By Abdelmonem Fawzi
The idea that one can buy anything with money has enlarged corruption at all levels.
The result is that corruption can be everywhere. It became like cancer in public life, especially in our continent.
Corruption costs African countries combined $148 billion each year, according to Akinwumi Adesina, president of the African Development Bank (AfDB).
Transparency International placed the continent’s countries at the bottom of its financial transparency international rank in its 2018 Index.
Unfortunately, we fight corruption and are victims of it.
The million-dollar question is: Should we accept corruption as a feature of life and carry on or try to fight it where we can?
This disease affects poor and rich citizens, small and large companies, and civil servants, private sector workers and self-employed people.
We are all affected by corruption, directly or indirectly, because its costs are borne by society as a whole.
However, corruption should never be seen as an inescapable fact of life.
This is why the President of Federal Republic of Nigeria, Muhammadu Buhari, reiterated that without deliberate and conscious effort on the part of African leaders to tackle the monster of corruption, illicit financial flows and other acts that derail the set agenda, the objectives would only remain a mirage.
“These lofty goals cannot be achieved if corruption, illicit financial flows, serious and organised crimes are not effectively addressed,” he said at the High-Level Side Event on Food Security Response: Combating Illicit Financial Flows and Securing Asset Returns for Sustainable Development, organised by the African Union Development Agency-New Partnership for Africa’s Development (AUDA-NEPAD), on the margins of the 77th Session of the United Nations General Assembly.
Corruption is a major barrier to economic growth, good governance and basic freedoms.
Nevertheless, the good news is that over the past decades the fight against corruption has been the subject of increasing interest and effort by most leaders and become at the top of the continent’s agenda.
In 2003, the African Union (AU) adopted the African Union Convention on Preventing and Combatting Corruption (AUCPCC), a shared roadmap for states to implement governance and anti-corruption policies and systems at a national and regional level.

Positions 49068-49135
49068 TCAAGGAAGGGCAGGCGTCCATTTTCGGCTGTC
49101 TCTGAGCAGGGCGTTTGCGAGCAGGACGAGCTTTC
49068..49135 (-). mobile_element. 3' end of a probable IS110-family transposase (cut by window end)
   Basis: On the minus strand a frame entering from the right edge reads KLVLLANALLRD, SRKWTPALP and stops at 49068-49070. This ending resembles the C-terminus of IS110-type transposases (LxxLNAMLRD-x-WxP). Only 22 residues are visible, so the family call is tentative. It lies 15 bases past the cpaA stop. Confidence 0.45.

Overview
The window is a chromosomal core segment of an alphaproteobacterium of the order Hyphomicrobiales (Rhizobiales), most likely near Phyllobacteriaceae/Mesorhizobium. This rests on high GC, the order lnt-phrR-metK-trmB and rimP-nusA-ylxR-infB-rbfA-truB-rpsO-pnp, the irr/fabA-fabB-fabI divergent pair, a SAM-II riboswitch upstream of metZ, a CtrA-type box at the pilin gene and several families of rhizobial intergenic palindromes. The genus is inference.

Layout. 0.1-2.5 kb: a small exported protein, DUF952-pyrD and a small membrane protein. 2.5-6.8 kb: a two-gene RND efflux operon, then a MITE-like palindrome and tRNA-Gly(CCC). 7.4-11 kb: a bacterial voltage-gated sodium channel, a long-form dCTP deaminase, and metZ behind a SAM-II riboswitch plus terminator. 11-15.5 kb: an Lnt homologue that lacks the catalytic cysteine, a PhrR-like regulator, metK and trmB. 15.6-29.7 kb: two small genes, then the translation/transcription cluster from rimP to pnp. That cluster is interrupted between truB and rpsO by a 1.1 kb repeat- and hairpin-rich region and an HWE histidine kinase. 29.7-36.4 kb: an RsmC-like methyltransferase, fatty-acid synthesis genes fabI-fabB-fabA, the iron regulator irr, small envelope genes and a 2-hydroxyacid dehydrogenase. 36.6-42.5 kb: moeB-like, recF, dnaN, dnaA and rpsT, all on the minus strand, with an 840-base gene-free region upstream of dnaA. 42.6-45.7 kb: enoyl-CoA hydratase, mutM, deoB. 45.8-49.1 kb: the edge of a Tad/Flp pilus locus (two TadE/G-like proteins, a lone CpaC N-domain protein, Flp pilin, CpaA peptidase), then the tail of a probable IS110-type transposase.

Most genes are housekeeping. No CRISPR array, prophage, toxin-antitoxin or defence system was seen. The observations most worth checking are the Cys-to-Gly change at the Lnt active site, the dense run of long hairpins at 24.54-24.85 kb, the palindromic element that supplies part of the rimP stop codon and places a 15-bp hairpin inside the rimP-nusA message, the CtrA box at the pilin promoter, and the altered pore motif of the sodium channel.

To date, 44 of the 55 AU member states have ratified the convention.
The Convention represents a significant step in efforts to counteract corruption across Africa.
However, there is a dearth of information about how well the convention is implemented in practice.
Martha Munthali, senior policy officer (based in Arusha, Tanzania) in the African Union Advisory Board Against Corruption (AUABC), explains that, the AUABC is an organ of the AU, established through the AUCPCC as a mechanism to follow up on its implementation.
It is there, she said, to promote and encourage the adoption of measures and actions by state parties to prevent, detect, punish and eradicate corruption and related offenses in Africa as well as to follow up on the application of those measures and submit a report to the Executive Council of the African Union on a regular basis on the progress made by each state party in complying with the provisions of the Convention.
The board organised a workshop that ended last Thursday and attended by media and communications experts on the continent.
The workshop’s objective was to engage with media/ communications experts on the continent.
However, many people inside and outside the continent do not know much about the services and mission of the AUCPCC.
So, they try to build capacity and awareness about the AUCPCC as well as the board and its mandate.
The workshop provided a platform for experience and knowledge-sharing on the lessons, and challenges that Journalists face, and discussed practical solutions for effective reporting on corruption to strengthen the fight against corruption (I will write about this soon).
Nonetheless, we are forced into deep poverty, diseases and quarrels. The roots of these problems actually stem from corruption.
So, we face the dilemma and the basis of the ancient riddle, namely which came first: corruption or poverty?
Corruption appears because of poor and miserable conditions, in which most Africans are embroiled.
Fighting poverty is the most important action that should be taken into consideration.
We should also change mentality by implementing courses about corruption and society in schools to educate people on negative outside corruption that makes an impact on society.
We need to promote and strengthen the development in Africa by each state party, of the mechanisms required to prevent, detect, punish and eradicate corruption and related offences in the public and private sectors.
We need to focus on the young generations and show them a good example.
We in turn should be aware that wealth comes through hard work and being responsible, not through bribery, stealing or fraud.
It remains, however, to be said that all parts of society, therefore, have an interest in containing this phenomenon and must share responsibility for it.